Articles Posted in Medicare

rt_k9r80pya-jean-gerber-300x200A lack of federal funding for elderly healthcare could cause a nursing home abuse epidemic in San Clemente and across the country, a recent article in The New York Times suggests. While a vote on the Senate health care bill has been delayed, even an amended version of the bill that includes drastic cuts to Medicaid could have serious and even deadly consequences for seniors living in nursing homes and assisted-living facilities. As the article contends, if such a bill passes, introducing “Trumpcare” to California and to the rest of the country, it “is certain to produce drastic upheaval in the landscape of long-term care.” Medicaid is currently “by far the largest source of funding for nursing home stays,” providing the funding for almost two-thirds of all nursing home residents.

If funding ceases, the quality of care is likely to decline, as well. Such a cut to Medicaid would result, at best, in a rise in nursing home neglect cases, the article argues. Could changes to Medicaid funding really produce such damage to elderly nursing home residents’ care?

History of California Nursing Home Abuse and Neglect

Are nursing homes in California abiding by federal regulations for reporting allegations of elder abuse or neglect?  According to a recent report released by the Office of the Inspector General for the Department of Health and Human Services (HHS), not all facilities are reporting incidents of nursing home abuse.

Reporting Requirements and IncrHHSeasing Rates of Elder Abuse

The HHS report emphasized that about five million elderly Americans (or ten percent of the elderly population) sustain injuries from physical abuse, neglect, and financial exploitation.  However, these crimes are not always reported.

Nursing homes in California should take note of the negative publicity surrounding elder abuse and assisted-living facilities in our state.  A recent article in the Santa Cruz Sentinel described serious nursing home abuse allegations that point to fraudulent Medicare claims and poor patient treatment.  In Watsonville, located in Santa Cruz County, the owners of two nursing homes are facing a lawsuit.  According to the report, federal prosecutors sued the owners “allegiDSC08554-bng that leaders made fraudulent Medicare claims” and “persistently and severely overmedicated elderly and vulnerable residents.”

Overmedication and Fraud Allegations

The two nursing homes at issue are Country Villa Watsonville Easy Nursing Center and Country Villa Watsonville West Nursing Center, both in Santa Cruz County.  The owners have been linked to serious crimes connected to nursing home abuse and neglect.

History of the Star Rating System

A recent New York Times article discussed the danger of trusting the Medicare star rating system, providing as an example a five-star nursing home facility in California with a history of elder neglect violations. Last week, we discussed the star rating system and the Rosewood nursing home in the Sacramento area. In sum, the rating system is not helping consucohdranknmomprknsnsmers in the way it claims. How did this rating system rise to prominence, and why are so many Americans willing to trust it without additional investigation?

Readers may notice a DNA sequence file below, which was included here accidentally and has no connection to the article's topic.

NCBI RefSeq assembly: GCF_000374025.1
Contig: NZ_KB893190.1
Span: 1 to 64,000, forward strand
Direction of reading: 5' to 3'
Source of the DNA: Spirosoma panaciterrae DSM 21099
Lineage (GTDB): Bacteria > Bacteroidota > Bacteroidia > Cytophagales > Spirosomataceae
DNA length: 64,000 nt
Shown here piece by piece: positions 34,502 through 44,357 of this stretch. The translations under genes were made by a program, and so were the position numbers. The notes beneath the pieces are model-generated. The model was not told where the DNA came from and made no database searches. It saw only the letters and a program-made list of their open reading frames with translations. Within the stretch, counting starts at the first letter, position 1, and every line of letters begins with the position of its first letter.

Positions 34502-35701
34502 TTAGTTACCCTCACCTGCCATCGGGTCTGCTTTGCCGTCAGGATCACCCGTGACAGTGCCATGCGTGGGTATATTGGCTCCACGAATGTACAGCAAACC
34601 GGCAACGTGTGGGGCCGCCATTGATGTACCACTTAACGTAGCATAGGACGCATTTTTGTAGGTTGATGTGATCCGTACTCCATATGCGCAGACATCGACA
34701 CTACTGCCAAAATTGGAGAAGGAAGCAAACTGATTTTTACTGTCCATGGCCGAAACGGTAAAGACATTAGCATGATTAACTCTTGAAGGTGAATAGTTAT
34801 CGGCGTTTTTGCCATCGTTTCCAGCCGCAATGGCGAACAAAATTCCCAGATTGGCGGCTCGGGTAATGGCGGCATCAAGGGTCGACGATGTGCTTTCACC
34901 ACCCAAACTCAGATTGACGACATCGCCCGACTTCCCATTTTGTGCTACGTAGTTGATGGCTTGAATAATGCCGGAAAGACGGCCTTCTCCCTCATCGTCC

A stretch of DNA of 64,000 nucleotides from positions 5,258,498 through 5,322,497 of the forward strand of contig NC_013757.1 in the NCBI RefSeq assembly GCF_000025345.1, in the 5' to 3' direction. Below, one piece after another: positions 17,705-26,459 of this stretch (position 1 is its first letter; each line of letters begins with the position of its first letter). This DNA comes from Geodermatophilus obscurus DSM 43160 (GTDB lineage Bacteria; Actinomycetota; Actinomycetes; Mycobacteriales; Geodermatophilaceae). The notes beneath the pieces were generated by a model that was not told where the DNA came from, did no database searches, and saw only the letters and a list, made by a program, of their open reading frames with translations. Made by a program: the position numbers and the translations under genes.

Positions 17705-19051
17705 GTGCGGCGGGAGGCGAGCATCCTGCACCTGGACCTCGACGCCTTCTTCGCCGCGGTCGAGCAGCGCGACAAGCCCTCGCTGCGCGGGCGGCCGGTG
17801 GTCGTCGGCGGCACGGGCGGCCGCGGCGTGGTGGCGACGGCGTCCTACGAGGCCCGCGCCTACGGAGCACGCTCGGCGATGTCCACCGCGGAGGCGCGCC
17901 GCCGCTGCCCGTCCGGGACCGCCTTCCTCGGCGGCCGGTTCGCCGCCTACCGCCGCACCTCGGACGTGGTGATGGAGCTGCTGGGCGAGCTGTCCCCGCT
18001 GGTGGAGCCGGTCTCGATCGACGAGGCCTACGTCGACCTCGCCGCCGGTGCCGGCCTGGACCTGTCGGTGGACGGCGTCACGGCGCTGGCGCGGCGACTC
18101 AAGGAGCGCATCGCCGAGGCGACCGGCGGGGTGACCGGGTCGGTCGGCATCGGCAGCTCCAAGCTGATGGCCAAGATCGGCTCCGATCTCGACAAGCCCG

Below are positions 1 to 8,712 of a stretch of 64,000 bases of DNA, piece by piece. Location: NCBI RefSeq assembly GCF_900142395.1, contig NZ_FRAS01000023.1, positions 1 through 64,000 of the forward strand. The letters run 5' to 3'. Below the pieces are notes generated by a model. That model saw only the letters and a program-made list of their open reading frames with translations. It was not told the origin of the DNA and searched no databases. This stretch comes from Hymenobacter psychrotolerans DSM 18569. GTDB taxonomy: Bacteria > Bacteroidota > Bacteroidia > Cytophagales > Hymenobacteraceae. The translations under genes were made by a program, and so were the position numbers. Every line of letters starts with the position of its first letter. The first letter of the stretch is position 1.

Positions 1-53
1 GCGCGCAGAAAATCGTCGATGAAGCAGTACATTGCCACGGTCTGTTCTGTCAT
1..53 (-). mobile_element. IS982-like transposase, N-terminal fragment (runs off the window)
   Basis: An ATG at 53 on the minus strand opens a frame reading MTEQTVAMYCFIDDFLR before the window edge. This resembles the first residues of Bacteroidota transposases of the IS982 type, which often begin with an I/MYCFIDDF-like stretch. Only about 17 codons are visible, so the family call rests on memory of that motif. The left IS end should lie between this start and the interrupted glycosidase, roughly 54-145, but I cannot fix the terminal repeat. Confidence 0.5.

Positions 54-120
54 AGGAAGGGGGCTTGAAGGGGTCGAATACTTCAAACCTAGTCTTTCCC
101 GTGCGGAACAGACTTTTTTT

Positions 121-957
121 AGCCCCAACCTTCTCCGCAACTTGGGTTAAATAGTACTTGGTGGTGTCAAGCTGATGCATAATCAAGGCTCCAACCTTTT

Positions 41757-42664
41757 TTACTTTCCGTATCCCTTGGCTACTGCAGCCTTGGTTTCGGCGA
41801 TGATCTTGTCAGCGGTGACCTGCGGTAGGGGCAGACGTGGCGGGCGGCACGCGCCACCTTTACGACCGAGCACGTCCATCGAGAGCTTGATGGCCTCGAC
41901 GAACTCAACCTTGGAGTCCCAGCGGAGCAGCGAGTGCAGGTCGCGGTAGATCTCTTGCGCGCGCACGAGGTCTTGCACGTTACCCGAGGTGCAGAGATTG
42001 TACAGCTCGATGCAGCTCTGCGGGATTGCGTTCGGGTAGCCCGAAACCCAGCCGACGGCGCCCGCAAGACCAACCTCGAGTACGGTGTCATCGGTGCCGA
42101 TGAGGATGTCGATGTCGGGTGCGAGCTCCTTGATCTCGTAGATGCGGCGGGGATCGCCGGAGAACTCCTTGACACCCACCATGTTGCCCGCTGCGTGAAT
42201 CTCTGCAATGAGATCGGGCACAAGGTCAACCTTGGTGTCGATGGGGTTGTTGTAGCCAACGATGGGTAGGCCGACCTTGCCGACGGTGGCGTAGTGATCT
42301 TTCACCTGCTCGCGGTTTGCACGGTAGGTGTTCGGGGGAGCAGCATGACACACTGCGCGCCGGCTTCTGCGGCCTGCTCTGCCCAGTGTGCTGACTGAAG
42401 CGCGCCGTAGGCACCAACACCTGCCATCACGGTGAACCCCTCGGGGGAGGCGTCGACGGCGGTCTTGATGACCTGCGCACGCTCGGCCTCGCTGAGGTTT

According to the article, the five-star rating system began in 2007, when Oregon Senator Ron Wyden posed the following question at a congressional hearing: why is it easier to shop for washing machines than to select a nursing home? Two years later, Medicare officials developed the  star rating system, “a move that was applauded by consumer groups, who hope that more transparency would lead to greater accountability.”

Profiting from Bad Hospice Ethics

Last week, we discussed a recent phenomenon in the hospice care industry that’s quickly becoming an elder abuse concern. Specifically, hospice—a form of care designed to allow “patients to die at home or in other familiar surroundings,” according to an article in the Washington Post—has turned into a financially lucrative business. But is it an ethical one? Are hospice companies acting outside the boundaries of the law? And is it possible to take legal action against hospice chains that recruit patients who aren’t suffering from a terminal illness?

Old%20Dying%20Woman.jpgFirst, it’s important to have a clear idea about why hospices are bringing in relatively healthy older adults, and how these companies are profiting from non-terminal patients. How did this start to happen? In short, many hospice care centers have begun recruiting patients with aggressive marketing tactics, and many of those patients aren’t terminal. It’s in the financial interest of a hospice chain to “find patients well before death,” the Washington Post reported. And the reason is simple: “Medicare pays a hospice about $150 a day per patient for routine care, regardless of whether the company sends a nurse or any other worker out that day. That means healthier patients, who generally need less help and live longer, yield more profits.”

Have you been urged to place your elderly parent in hospice care despite the fact that he or she is not terminally ill? Hospice care is intended for patients who are terminally ill and for whom there is no cure. So why are healthy older adults ending up in hospice? A recent article in the Washington Post revealed that this phenomenon might be a larger problem than we’d like to think. Indeed, over the 2000s, the newspaper reported that the “number of ‘hospice survivors’ in the United States has risen dramatically.” What’s going on? According to the article, “hospice companies earn more by recruiting patients who aren’t actually dying,” since “healthier patients are more profitable because they require fewer visits and stay enrolled longer.”